s TIPPED BY THE TICKER. "'l'hat's too thin," r e plied tlie man, pu 1ling him ba. c k to the sidewalk, where he was immediat e ly surrounclecl by the crowd of pursuers. "Got him, eh?" cried another man. "Good enough l Here comes the man who was robbed." The stout man came puffing up to the spot. "This is the chap who took your watch, isn t it?" asked the man who held on to Phil. "He's the one," sputtered the victim. "Search him," suggested one of the crowd. Phil protested vigorously, declaring they were making a serious mistake, and that the real thief was a block awa.y toward Water Street by this time; but his words made no impression on the crowd, while two spectators went through his pockets without result. "He must have thrown the watch away," said the tall man. "Look here," cried Phil, "you've just made a big blun der. My name is Phil Bristow, and I'm George Hewes's messenger. I saw the theft committed, and started to catch the fellow, but he struck me in the face and got away. Then I chased him, and your stupidity in mixing me up with him has enabled him to get clean off by this time." His statement was received wi,th some incredulity, in the face of fact that the stout man asserted he knew that Phil had taken his watch. "You're crnzy !" replied Phil, in a disgusted tone. "I didn't take y our watch, and you haven't any evid e nce to show that I did." "Yon ran away-that's eviden c e enough." "I just tolr1 you that r ran after the thief." "That won't go down," said the tall man, taking a fre s h hold on the collar. "Take me back to the Barnum Building, then. Th.e por ter or the superintendent will tell you who I am. Or you can take me to Mr. Hewes's office." "Here's a policeman," said a voice, as an officer was seen approaching the crowd, which by this time had assumed large proportions, at the corner of Wall and Pearl streoti'. When the policeman made his way into the center o:I' the ,. mob he heard the fat man's story, Phil's story, and the remarks of other persons who thought they knew something about the matter. The officer decided that the boy, who did not l ook like a sneak thief, should be allowed to clear himself, if he could, before he would take him to the station. On the way back to the Barnum Building Phil saw a well-known broker crossing the street to see what was the matter. The broker knew him well, and the boy called th.e officer's attention to that fact. The policeman stopped and beckoned to the broker. "Mr. Brown, I wish you'd tell these people who I am," said Phil. "I've been mistaken for a thief who stole this gentleman's watch in the Barnum I was chasing the rascal when I was stopped and accused of the crime myself." The broker readily identified Phil as Mr. George Hewes's messenger, and said he would guarantee that the boy was all right. "It's evident that a mistake has been made, and I think Bristow is entitled to an apology. He has suffered consid erable unnecessary humiliation, and might reasonably bring an action for damages against the person responsible for the blunder," said the broker. The stout gentleman said he had never been so sure of I anything in his life as that the boy had ta.ken his watch the moment he missed the article and saw the lad run. However, if he had committed a blunder, he was willing to make any reasonnble compensation that was in his power. "'].'hat's all right," replied fhil. "I might have recov ered your watch if I had not been stopped. As it is, I guess you'll never sre it again." The crowd, who hnd been assured of Phil's guilt, were now satisfied that it was all a mistake, and began to make remarks conce rning the stupidity of some people. The officer strolled away, and the mob thinned out, leav ing Phil and the stout gentleman by themselves. "I'm sorry I caused you so much annoyance, young man," he said. "Here is my card. Call and see me. I should like to make yon a present of something to compensate you for--" "It isn't necessary, sir. I'm only sorry that I was pre vented from catchi.ng the rascal who took your watch." "Well, I should be glacl to have you call and see me some time, anyway." "I'll keep your card, and will drop in some afternoon after three." They shook hands, and then Phil on his way to deliver the message he had started out from the office with. CHAPTER XL THE MAN WHO STOT.E THE WATOH. That afte rnoon there wa.s some little excitement in the Exchange over I. & C. Quite a number of buying orders came to the surface, and the competition to get the stock caused it togo up to 78. Then there was an effort to bear it down, and it was successful to the extent of causing the price to fall back to 74, at which quotation the shorts tried to buy enough in to fill their engagements. This caused the stock to go up to 75i, and it finally closed at 76f. "I'm a thousand ahead of the game, so far," said Phil to the stenographer, when he took the final quotation in to Miss Carpenter. "And you're more than $200 to the good." "Isn't that fine?" she exclaimed. "I really believe that w e're going to malrn another little coup."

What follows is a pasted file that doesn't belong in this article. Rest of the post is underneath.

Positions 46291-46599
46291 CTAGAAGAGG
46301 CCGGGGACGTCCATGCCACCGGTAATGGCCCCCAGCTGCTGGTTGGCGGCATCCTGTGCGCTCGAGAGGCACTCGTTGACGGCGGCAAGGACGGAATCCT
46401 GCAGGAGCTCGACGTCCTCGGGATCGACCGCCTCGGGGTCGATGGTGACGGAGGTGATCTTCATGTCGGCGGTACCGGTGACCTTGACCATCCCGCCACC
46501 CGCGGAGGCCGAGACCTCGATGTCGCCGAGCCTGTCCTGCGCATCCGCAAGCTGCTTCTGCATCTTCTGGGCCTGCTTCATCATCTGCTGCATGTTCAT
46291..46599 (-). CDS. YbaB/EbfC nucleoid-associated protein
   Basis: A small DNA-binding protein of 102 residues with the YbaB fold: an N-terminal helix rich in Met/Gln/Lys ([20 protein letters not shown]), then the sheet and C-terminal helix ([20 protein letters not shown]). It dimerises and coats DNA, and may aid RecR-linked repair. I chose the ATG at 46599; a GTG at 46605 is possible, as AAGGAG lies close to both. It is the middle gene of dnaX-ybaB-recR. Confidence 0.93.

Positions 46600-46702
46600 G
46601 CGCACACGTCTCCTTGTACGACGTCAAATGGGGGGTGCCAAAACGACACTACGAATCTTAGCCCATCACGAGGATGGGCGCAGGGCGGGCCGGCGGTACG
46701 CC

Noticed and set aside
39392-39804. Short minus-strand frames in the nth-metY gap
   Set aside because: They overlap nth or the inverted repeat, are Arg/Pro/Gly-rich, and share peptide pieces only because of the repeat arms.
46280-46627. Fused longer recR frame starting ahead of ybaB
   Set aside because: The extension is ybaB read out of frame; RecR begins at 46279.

TIPPED BY THE TICKER. 19 "Of course we are. That's the advantage of speculating with inside information." Half an hour later Phil was off for the clay, and reached for his hat. When he turned around he saw Bob Davis coming in at the door. "Hello, Bob! What brought you around?" "Want to walk up the Bowery with me?" "Why the Bowery?" "I bought a pawn ticket for a Standard Dictionary, and I'm going to take it out." "How much did you give for the ticket?" "A dollar." "How much is there on it?" "Five dollars and a year's interest." "How much is the interest?" "A dollar and a half." "How IJ'\UCh is the dictionary worth ?" "Cost $21, and the follow I got the ticket from said it was almost new." "I guess it's in pretty good condition for him to raise $5 on it. Books arc hard things to pawn, I understand. Well, I'll go with you. It's a fine afternoon, and l'cl just as soon walk uptown as not." So the boys walked up Wall Street to N assan, and up Nassau to Park Row, where several of the big newspapers have their offices acing City Hall Park. They passed the Brooklyn Bridge entrance and continued on up the continuation o:f what is now known as Park Row extension. When they came to a row o:f one...story shops, Phil paused before one that was occupied as a bookstore. "Hold on a moment, Bob. I want to get a book to read." They went inside. Phil had evidently been there before, for the young fellow behind the desk nodded to him. "Good-afternoon, Tom," said Phil. "This is my friend Bob Davis. Bob, this is Tom Leonard." "Glad to know you, Leonard," said Bob. "Same here," Leonard, who was a cover on a paper novel. "I came in to get a book, Tom." "Go around and pick one out. There's lots of 'em on the shelves. What kind of a book do you want?" "I want the Three Guardsmen." "I'll get it for you. I've got one good copy here. It will cost you twenty cents. If you bring it back we'll allow you ten cents on it." "All right; I'll take it. Have you a book on palmistry?" "Sure. Several of 'em. Here's one for forty cents You get a quarter back when yon return it in good condition." Phil looked the book over, and concluded that he'd buy it. "Are you interested in palmistry?" asked Leonard, as he was iloing the book up. "Kind of," replled Phil. "I don't take much stock m such things, but lots of people buy these books. Say, come to the back of the store. and I'll introduce you to the Professor." "'J'he Professor!" exclaimed Phil. "Yes. Professor Gregory. He'll read your hand it I ask him to, and it won't cost you a cent. He comes in here occasionally. He's a wonder. He told me lot s of thing s that actually came out just as he said they would." Phil was interested, so he and Bob accompanied Leonard to the back of the store, where a good-looking young man, with eyeglasses, was looking over a pile of second -han d, cloth-bound books. Tom introduced Phil and Bob to the Professor. They founcl him a very pleasant person to talk to. "Bristow has just bought a book on palmistry. He seems Lo be interested in the matter. Perhaps you'd like to look at his hand," said Leonard. Professor GTegory smiled, showing an even row of very while teeth that ilai:ihed from beneath his moustache. "I'll at yom hand, if you like, Mr. Bristow. I don't assume to be an expert. I merely follow it up for recrea tion. Most people whose hands I've read told me I came pretty near right in my statements. I prefer the science of astrology to that of palmistry. It ha s a wider scope, and one can learn more from it." He looked at Phil's hand. "It looks us if you were an orphan, Mr. Bristow," he began "'That's right," replied Phil, in some surprise, while Bob gazed open mouthed at the Professor. "You are engaged in some business where there is a lot of money." "That's right, too. I work in Wall Street." "You seem to have a fortunate knack of making money yourself. too. I should think you have been quite lucky in that respect this year "'.l'hat's certainly true," interjected Bob. "He's got you down fine, Phil." "You've been in trouble, or will be before the week is out, but it will amount to nothing," continued the Prcfcs,:ir "That's right. I was nearly ancsted to-day on the cha t;;e of stealing a man's watch." "You haven't seen the last of the affair. You will make something out of it yet." "What will I make?" "I couldn't tell you," answered the Professor. "You may l)leet the thief and the watch.'' "Not much chance of that,'' laughed Phil. "You can't tell," said the in hi .; low "T'here are indications that you may meet wilh a serious accident before long. However, I can almost promise tlrn t you'll make a goocl deal of JTIOney before the year is out. There is a young lady associated with you in the matter. She will also be fortunate with you. It is not improbable that you may marry her some clay." "That's Miss Carpenter," grinned Bob. Phil blushed as the Professor let his hand drop.